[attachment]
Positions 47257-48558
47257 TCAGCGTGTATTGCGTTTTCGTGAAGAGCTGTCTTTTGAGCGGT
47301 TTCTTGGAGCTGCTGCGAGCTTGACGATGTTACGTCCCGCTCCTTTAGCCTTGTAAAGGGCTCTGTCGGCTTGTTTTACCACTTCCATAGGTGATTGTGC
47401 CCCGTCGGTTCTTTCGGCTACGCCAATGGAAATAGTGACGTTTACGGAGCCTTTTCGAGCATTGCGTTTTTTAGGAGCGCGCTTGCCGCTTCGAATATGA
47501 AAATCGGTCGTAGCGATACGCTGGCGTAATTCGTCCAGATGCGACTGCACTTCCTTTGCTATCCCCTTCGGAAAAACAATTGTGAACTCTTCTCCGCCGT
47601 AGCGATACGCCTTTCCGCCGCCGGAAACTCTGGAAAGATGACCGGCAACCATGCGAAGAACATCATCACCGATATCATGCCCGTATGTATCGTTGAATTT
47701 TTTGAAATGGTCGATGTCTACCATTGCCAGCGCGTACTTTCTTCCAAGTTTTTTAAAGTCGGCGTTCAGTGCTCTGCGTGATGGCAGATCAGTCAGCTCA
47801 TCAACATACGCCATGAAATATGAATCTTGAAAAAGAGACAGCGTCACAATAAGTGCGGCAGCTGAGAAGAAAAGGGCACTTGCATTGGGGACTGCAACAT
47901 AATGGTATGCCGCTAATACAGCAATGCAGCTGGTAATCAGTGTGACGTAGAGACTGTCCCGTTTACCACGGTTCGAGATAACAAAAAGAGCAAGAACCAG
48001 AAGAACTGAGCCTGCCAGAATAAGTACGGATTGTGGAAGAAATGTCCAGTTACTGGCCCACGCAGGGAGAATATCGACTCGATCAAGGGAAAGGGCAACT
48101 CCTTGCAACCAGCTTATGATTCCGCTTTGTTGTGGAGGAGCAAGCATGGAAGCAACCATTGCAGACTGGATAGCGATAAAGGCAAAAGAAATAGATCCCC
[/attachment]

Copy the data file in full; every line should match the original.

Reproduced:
Positions 47257-48558
47257 TCAGCGTGTATTGCGTTTTCGTGAAGAGCTGTCTTTTGAGCGGT
47301 TTCTTGGAGCTGCTGCGAGCTTGACGATGTTACGTCCCGCTCCTTTAGCCTTGTAAAGGGCTCTGTCGGCTTGTTTTACCACTTCCATAGGTGATTGTGC
47401 CCCGTCGGTTCTTTCGGCTACGCCAATGGAAATAGTGACGTTTACGGAGCCTTTTCGAGCATTGCGTTTTTTAGGAGCGCGCTTGCCGCTTCGAATATGA
47501 AAATCGGTCGTAGCGATACGCTGGCGTAATTCGTCCAGATGCGACTGCACTTCCTTTGCTATCCCCTTCGGAAAAACAATTGTGAACTCTTCTCCGCCGT
47601 AGCGATACGCCTTTCCGCCGCCGGAAACTCTGGAAAGATGACCGGCAACCATGCGAAGAACATCATCACCGATATCATGCCCGTATGTATCGTTGAATTT
47701 TTTGAAATGGTCGATGTCTACCATTGCCAGCGCGTACTTTCTTCCAAGTTTTTTAAAGTCGGCGTTCAGTGCTCTGCGTGATGGCAGATCAGTCAGCTCA
47801 TCAACATACGCCATGAAATATGAATCTTGAAAAAGAGACAGCGTCACAATAAGTGCGGCAGCTGAGAAGAAAAGGGCACTTGCATTGGGGACTGCAACAT
47901 AATGGTATGCCGCTAATACAGCAATGCAGCTGGTAATCAGTGTGACGTAGAGACTGTCCCGTTTACCACGGTTCGAGATAACAAAAAGAGCAAGAACCAG
48001 AAGAACTGAGCCTGCCAGAATAAGTACGGATTGTGGAAGAAATGTCCAGTTACTGGCCCACGCAGGGAGAATATCGACTCGATCAAGGGAAAGGGCAACT
48101 CCTTGCAACCAGCTTATGATTCCGCTTTGTTGTGGAGGAGCAAGCATGGAAGCAACCATTGCAGACTGGATAGCGATAAAGGCAAAAGAAATAGATCCCC